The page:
Motorists caught violating the hands-free law, whether by entertaining a phone call or sending a text message while driving, can be charged with reckless or negligent driving. They can also be convicted of vehicular assault if their behavior results in another person’s injury or death.

Offenders will get a ticket carrying a $100 fine on their first offense, $250 on their second offense, and $500 for any subsequent ones that occur within two years. These tickets include additional charges derived from penalty assessments. Distracted drivers may also face higher insurance premiums for each offense.

The hands-free law does not apply if:

  • A driver needs to make an emergency call

  • A driver has pulled over to the side of the road

  • A driver is answering a call through a Bluetooth connection or speaker (provided that the device is not picked up and held to the driver’s ear)

New Hampshire Seat Belt Regulations

Currently, New Hampshire is the only state that has no law explicitly requiring adult drivers and passengers to wear seat belts. However, the state does require those under the age of 18 to wear them while driving or riding in a vehicle.

Existing state laws also dictate that children under the age of seven must be safely restrained in child car seats or booster seats. In addition, these seats must adhere to the standards set by the federal government in terms of material and positioning. Such seats are not required for children aged 57 inches or more.

Residents of New Hampshire can learn more about proper child safety seats by visiting the National Highway Traffic Safety Administration website’s section on car and booster seats.

New Hampshire Minimum Auto Insurance Requirements

While New Hampshire motorists are not required to have auto insurance, they must prove that they can pay for any resulting damages if they are found to be at fault in an accident. This is in line with the state’s Motor Vehicle Financial Responsibility Law.

As such, car owners can comply with said law by purchasing liability coverage or depositing money with the state treasurer. Those who choose to do the former must meet the following minimum requirements:

  • $25,000 for the bodily injury or death of one person

  • $50,000 for the total bodily injuries or deaths in an accident

  • $25,000 for total property damage

Getting liability coverage also requires motorists to purchase uninsured and underinsured motorist coverage, with the minimum required amounts equal to those for liability coverage. In addition, they must buy medical payment coverage worth at least $1,000 to cover any medical-related expenses incurred during the three-year period after a crash.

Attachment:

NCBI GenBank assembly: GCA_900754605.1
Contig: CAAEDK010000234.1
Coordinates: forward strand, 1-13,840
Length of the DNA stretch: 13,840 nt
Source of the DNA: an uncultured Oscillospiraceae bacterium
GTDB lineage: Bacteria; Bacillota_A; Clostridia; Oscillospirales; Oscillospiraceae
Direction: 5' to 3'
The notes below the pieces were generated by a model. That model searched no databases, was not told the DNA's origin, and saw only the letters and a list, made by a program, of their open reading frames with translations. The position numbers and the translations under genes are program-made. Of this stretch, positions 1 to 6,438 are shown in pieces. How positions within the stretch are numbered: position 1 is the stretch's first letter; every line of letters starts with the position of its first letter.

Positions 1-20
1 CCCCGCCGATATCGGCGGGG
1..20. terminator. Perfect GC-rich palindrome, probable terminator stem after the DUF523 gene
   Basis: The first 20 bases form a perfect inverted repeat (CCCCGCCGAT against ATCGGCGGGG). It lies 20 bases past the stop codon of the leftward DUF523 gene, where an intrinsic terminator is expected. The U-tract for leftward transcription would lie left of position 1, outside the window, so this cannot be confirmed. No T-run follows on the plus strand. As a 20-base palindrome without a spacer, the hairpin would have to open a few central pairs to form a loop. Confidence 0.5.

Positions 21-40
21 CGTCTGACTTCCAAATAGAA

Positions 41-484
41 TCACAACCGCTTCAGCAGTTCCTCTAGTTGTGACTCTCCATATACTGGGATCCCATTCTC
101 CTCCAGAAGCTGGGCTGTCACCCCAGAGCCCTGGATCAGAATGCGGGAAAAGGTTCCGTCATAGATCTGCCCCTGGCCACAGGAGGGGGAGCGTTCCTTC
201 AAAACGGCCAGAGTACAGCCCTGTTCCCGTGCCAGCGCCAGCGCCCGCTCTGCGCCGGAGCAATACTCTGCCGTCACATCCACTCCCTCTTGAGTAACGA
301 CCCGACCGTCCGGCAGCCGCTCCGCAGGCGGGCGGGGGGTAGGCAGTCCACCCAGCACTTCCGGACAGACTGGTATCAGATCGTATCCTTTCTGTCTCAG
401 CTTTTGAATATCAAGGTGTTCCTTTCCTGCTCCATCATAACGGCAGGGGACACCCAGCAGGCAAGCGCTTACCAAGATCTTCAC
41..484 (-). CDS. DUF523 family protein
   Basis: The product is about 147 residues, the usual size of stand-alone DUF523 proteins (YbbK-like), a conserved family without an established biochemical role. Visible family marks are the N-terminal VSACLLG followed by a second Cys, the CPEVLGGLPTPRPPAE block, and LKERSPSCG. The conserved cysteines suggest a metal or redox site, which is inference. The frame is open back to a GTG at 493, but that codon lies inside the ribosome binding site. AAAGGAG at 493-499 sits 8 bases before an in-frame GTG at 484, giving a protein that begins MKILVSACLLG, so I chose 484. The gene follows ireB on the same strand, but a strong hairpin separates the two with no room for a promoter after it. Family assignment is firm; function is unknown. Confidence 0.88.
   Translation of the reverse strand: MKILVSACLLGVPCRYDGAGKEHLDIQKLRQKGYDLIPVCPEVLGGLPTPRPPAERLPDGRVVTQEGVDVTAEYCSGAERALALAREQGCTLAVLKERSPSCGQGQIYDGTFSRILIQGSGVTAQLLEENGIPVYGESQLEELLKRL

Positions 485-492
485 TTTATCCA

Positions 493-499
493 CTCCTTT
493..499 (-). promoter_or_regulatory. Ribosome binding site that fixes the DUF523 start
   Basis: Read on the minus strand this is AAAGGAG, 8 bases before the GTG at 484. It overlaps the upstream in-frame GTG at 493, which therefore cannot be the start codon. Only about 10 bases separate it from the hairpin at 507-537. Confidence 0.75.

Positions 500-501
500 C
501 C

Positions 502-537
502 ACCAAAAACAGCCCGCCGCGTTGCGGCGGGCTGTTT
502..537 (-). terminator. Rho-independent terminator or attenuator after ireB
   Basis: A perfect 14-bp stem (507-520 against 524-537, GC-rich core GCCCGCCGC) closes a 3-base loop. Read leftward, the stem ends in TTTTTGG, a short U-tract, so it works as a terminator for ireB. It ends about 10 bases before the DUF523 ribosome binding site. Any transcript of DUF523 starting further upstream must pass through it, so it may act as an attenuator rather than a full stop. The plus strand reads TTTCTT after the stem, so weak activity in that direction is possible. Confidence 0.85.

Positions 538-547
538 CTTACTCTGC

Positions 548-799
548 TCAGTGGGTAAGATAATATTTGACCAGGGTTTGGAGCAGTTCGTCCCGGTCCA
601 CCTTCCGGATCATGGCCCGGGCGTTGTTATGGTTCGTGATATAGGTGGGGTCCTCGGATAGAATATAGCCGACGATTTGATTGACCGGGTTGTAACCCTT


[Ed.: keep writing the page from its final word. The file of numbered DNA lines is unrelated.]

Any driver who fails to adhere to the Motor Vehicle Financial Responsibility Law and the liability coverage requirements can have their driving privileges suspended. They may also be required to purchase auto insurance for three years to regain their driving privileges in the state.

New Hampshire Is An “At-Fault” State for Insurance Claims

New Hampshire follows at-fault mandates for insurance claims in car accident cases. This means that those found to be at fault in an accident must bear the costs of any injuries and property damage through their liability coverage. This also indicates that victims can recover their losses by filing third-party claims or lawsuits against negligent drivers.

In addition to obtaining financial compensation, car accident victims can use any collision coverage they have to pay for the damage to their vehicles. They may also utilize their medical payment coverage in case they incur additional medical expenses in the next three years after the underlying accident. Both options apply regardless of who is at fault in the crash.

If an offending motorist has no liability coverage or does not have enough benefits to cover all the damage, victims can use their uninsured and underinsured motorist coverage to recover their losses.

New Hampshire Is A Modified Comparative Negligence State for Car Accident Lawsuits

New Hampshire follows the rule of modified comparative negligence for car accident lawsuits. Those who are partially liable for a crash will have their awarded settlements reduced based on the percentage of their assigned fault. For example, a victim deemed 25% liable for an accident will receive only $75,000 of a damage award worth $100,000.

The state also follows a 51% bar rule for modified comparative negligence, meaning that any plaintiff whose fault is 51% or more in a car accident cannot recover any compensation.

In order for a driver to be deemed negligent and thus held liable for causing a motor vehicle crash, it must be proven that:

  • The driver owed a duty of reasonable care to other people by adhering to traffic rules (obeying speed limits, yielding the right-of-way, etc.)

  • The driver breached that duty by committing a moving violation or driving recklessly.

  • The driver’s breach of duty caused the plaintiff’s injury

  • The plaintiff suffered actual damages in the form of medical expenses, lost income, and damaged property

In proving a driver’s negligence, victims can gather and utilize various types of evidence with the help of a legal team. These can include: